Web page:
Reviewer: Paul Maguire
Is Mitch Benn a cheat? That is how some stand-up comedians describe Benn’s style of musical comedy. In fact, comedy luminary Daniel Kitson went as far as to describe the guitar as ‘the cheating stick’.
Benn himself explains that for a straight stand up comic to bring the house down they have to be an absolute master of their craft, however a musical comedian just has to ‘re-write the lyrics to Wild Thing, throw in a few swear words or topical references and then get the audience to sing along, to earn a standing ovation.’
It is the recognition of this fact by Benn that ensures that he works really hard to try to create material that is clever and intelligent as well as hitting the funny bone. He has described his humour as more like a stiletto blade to the ribs than frying pan to the face.
Benn is a veteran of the comedy circuit performing extensively on tour, at festivals, and at student gigs. From 1999 to 2016 he was the comic songwriter in residence on Radio 4’s The Now Show.
Benn’s show Don’t Fear the Reaper is a disquisition on death and mortality. He performs 11 songs interspersed with his thoughts on stress, eternal life, the meaning of life and on several occasions uncomfortably personal confessions regarding the recent break up of his marriage, the death of his father and his axing from The Now Show.
The songs are the strength of the show. He is a consummate musician and wordsmith and crafts clever, witty parodies in several styles. The show opens aptly enough with a version of the song that the show takes its title from The Blue Oyster Cults, Don’t Fear the Reaper. In it, he asks the Reaper to stop taking so many famous people and repeats the refrain ‘Don’t be an arsehole’.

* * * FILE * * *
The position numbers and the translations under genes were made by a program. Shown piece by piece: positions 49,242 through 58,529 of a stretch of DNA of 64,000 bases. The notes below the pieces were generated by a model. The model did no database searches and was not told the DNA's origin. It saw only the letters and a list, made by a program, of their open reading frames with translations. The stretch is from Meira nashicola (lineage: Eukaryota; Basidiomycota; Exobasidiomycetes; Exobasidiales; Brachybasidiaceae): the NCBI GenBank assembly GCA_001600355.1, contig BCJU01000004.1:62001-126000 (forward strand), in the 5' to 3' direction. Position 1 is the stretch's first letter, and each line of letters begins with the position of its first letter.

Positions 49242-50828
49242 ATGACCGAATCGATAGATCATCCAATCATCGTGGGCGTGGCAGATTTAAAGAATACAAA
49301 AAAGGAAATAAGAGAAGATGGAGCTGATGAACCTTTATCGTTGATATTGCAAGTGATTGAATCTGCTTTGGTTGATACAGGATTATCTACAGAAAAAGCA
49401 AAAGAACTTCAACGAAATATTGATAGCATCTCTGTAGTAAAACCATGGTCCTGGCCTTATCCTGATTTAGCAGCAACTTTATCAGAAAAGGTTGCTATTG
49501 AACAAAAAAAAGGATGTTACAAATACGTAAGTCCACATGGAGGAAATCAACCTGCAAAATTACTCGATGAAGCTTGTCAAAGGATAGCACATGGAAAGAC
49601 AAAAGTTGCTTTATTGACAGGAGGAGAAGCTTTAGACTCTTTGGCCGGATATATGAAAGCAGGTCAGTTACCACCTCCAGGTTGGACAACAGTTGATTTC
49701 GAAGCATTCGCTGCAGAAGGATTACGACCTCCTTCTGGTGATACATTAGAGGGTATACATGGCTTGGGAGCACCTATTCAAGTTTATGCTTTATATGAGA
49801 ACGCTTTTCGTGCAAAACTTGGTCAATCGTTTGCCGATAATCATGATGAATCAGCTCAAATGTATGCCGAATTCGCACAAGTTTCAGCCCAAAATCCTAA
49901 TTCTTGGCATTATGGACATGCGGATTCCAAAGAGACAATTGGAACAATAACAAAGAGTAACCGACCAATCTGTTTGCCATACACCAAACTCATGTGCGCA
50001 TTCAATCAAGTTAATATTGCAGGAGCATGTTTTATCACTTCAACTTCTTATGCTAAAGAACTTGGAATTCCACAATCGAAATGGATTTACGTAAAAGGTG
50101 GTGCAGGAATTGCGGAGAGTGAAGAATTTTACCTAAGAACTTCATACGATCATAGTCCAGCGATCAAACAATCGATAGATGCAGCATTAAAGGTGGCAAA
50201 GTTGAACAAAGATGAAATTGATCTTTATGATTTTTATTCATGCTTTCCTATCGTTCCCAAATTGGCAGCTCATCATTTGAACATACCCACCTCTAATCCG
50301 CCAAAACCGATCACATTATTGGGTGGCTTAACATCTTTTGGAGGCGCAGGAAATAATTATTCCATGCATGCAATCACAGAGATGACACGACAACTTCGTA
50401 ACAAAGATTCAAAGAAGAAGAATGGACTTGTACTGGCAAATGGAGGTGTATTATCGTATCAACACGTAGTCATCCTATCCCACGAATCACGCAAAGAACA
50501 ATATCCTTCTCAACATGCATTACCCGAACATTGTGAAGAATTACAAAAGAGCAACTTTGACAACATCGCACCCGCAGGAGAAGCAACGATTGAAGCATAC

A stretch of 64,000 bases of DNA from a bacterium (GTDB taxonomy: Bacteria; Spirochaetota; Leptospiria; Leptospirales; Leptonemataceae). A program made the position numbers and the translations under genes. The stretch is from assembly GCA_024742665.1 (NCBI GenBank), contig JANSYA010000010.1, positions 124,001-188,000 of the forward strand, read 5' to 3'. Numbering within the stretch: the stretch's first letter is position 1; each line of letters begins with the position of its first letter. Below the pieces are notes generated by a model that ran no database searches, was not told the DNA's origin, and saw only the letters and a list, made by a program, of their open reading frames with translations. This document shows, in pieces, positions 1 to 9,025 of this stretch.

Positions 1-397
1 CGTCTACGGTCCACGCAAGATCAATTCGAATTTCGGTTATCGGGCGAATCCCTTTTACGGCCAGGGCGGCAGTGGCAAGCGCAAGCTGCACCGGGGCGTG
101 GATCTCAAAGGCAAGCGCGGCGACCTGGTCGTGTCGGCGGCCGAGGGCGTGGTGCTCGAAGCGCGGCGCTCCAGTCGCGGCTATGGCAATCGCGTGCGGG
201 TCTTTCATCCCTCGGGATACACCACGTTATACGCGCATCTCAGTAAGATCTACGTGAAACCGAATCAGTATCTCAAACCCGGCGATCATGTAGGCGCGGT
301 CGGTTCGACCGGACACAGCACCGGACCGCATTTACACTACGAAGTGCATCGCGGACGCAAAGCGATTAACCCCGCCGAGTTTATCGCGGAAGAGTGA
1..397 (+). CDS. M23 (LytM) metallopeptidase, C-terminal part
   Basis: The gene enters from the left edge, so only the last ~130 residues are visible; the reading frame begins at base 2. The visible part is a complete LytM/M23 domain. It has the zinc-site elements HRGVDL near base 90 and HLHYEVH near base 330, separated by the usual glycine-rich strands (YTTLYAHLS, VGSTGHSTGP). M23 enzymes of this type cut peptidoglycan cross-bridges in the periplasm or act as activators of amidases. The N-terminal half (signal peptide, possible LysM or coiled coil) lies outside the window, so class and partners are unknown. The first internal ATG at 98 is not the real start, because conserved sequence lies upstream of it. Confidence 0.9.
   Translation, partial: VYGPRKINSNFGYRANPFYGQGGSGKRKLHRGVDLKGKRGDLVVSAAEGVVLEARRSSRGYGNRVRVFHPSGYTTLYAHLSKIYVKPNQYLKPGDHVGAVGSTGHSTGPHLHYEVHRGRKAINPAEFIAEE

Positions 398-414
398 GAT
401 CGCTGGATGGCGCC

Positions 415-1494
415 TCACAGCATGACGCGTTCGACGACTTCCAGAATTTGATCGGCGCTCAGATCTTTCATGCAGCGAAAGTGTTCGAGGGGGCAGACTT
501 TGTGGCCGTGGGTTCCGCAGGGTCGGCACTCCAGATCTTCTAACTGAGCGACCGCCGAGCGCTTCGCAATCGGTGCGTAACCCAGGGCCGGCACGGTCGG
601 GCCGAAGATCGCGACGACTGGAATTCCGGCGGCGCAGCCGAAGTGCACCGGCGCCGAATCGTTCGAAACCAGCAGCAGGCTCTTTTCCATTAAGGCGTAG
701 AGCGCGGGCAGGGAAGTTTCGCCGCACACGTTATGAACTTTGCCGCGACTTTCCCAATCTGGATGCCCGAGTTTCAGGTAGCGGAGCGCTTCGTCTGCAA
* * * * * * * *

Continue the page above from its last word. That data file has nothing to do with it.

Benn tells the audience that this show is an extended version of his 2016 Edinburgh show. 2016 was a year when so many famous people died, Lemmy, David Bowie, Prince and Victoria Wood. He is obviously a great admirer of Wood and he sings a heartfelt homage to her, ‘Victoria Wood, Victoria could and Victoria did’.
He continues on the theme of death and discusses famous people that won’t die, the Queen and several Popes that have continued far beyond their sell-by date. His routine on the Cardinals keeping Pope John Paul II alive, wheeling him to the balcony and making him wave with a series of ropes and pulleys and then concluding with a Chas and Dave pastiche on papal mortality is a highlight of the first act.
After a brief interval, the second act starts on a high, a David Bowie parody which highlights Benn’s talents as musical impressionist, arranger, and songwriter. It appears that David Bowie had held the entire world together and it is no coincidence that since his death everything has started to fall apart, ‘He could regulate time and space, with a smile on his face’.
Disappointingly this was the high point of the second act. One is left with the feeling that Benn has overstretched his 50 minute Edinburgh show into a 90 minute two act show that he can take on tour.
Benn is an authentic comedian and musician whose pop parodies and patiches are original and humorous, but as Daniel Kitson may wryly observe, Benn is not as successful when he performs without the aid of his ‘cheating stick’.
Reviewed on 15 October 2017 | Image: Contributed